Telework and Disasters 2015

The winter of 2014-2015 presented a new series of natural disasters that served to demonstrate the power of telework. The eastern half of the United States suffered record-breaking blizzards and cold waves while the west coast continued its millennium drought. What an opportunity for teleworkers — at least in the east.

In case your organization has yet to adopt teleworking for disaster preparedness it’s way past time to get the attention of your CEO. Even if you’re not in one of the weather-stricken areas. Start with the fundamentals:

  1. telework works — we’ve been demonstrating that since the mid-1970s;
  2. telework works even better in a crisis situation (unless all the power goes out) — the 1989 Loma Prieta earthquake in California provided an early example of that;
  3. most mid-sized and larger organizations have many possible teleworkers and some small organizations are staffed completely by teleworkers;
  4. all it takes to make telework happen successfully is some policy development, technology selection and testing, and personnel training and evaluation.

But, if you’re the CEO, don’t just think you’ll get around to it when it’s more convenient; when the number of pressing problems on your plate abates. The problem with that attitude is that disasters probably won’t occur according to your planning schedule. If you’re not ready when they happen you can expect some career dysfunction ahead.

There’s lots of literature available about all of the points made above. Two recent studies published by the Society for Human Resource  Management are examples: one on the productivity impacts of telework in disaster situations, the other on the tendency of teleworkers to press on regardless of obstacles. These sorts of reports have appeared consistently for four decades in the United States.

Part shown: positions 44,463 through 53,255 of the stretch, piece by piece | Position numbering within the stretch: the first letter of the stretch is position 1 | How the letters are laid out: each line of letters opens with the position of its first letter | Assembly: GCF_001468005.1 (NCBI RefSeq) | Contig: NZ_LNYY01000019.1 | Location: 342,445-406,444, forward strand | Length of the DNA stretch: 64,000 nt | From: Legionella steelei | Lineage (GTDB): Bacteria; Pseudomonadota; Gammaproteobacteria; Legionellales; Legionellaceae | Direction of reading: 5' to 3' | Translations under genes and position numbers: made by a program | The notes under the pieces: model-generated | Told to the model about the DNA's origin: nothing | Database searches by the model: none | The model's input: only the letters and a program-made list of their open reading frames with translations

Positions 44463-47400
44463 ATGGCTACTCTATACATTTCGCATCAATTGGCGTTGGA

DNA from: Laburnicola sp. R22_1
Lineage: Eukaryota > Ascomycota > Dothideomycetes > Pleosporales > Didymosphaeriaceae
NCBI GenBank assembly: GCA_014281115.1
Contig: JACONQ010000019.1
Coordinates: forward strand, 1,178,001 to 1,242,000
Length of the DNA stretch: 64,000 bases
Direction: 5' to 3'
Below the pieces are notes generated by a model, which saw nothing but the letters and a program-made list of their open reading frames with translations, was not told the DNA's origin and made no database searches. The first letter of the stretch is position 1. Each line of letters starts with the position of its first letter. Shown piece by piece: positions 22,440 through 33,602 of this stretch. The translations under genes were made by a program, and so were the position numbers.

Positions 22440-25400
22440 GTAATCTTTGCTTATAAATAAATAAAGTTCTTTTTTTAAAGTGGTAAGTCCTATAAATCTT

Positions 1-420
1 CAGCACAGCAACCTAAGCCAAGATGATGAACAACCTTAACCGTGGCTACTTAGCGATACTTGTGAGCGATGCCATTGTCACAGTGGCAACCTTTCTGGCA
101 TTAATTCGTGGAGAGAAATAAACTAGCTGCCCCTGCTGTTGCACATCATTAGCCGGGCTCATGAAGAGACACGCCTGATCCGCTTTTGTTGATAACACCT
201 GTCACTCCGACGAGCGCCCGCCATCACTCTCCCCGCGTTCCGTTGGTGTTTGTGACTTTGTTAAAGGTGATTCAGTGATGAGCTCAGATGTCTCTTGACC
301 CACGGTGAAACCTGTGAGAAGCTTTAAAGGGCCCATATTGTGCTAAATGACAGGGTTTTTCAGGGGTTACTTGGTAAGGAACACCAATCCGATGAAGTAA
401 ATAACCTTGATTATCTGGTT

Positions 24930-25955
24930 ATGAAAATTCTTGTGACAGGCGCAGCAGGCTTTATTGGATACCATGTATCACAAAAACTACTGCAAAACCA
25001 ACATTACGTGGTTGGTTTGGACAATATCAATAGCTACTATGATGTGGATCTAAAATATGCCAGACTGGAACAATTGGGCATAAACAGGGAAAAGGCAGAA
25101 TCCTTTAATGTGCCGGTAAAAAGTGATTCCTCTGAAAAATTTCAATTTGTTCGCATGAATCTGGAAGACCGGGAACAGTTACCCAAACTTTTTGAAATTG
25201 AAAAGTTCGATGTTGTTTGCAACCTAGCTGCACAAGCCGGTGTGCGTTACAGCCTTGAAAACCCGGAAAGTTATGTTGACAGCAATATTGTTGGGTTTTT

So here’s how to proceed if you haven’t done it already.  At least six months before the next disaster do the following:

  1. Establish success criteria. In addition to sheer survival during and after a disaster teleworking* has some day-to-day bottom line benefits. Define those in some measurable way.
  2. Modify your organization’s policies and procedures, as necessary, to allow/promote teleworking without undue impediment.
  3. Realize that not all jobs are location independent and therefore teleworkable. Similarly, some individuals are not well suited for teleworking from home — or managing home-based teleworkers, although they may work well if your organization has remote or satellite offices. Identify the potential teleworker-telemanager pairs.
  4. Also realize that the ability to telework successfully may not be inbred in all employees. Therefore some formal training of those identified pairs may be necessary in both the applicable technologies and management practices. Ordinarily this training shouldn’t take more that a few days plus some later fine tuning.
  5. All set? Then start teleworking. Check progress after a few weeks, comparing actual results with the success criteria established in stage 1. Adjust as necessary.

This procedure has been a winner since the mid 1980s and probably earlier under the guise of good management practices. For more details consult my book Managing Telework. Sail untouched through your next disaster.

* Teleworking here includes telecommuting; telecommuting is the local operations version of teleworking; emphasis on normal commute times less than several hours.

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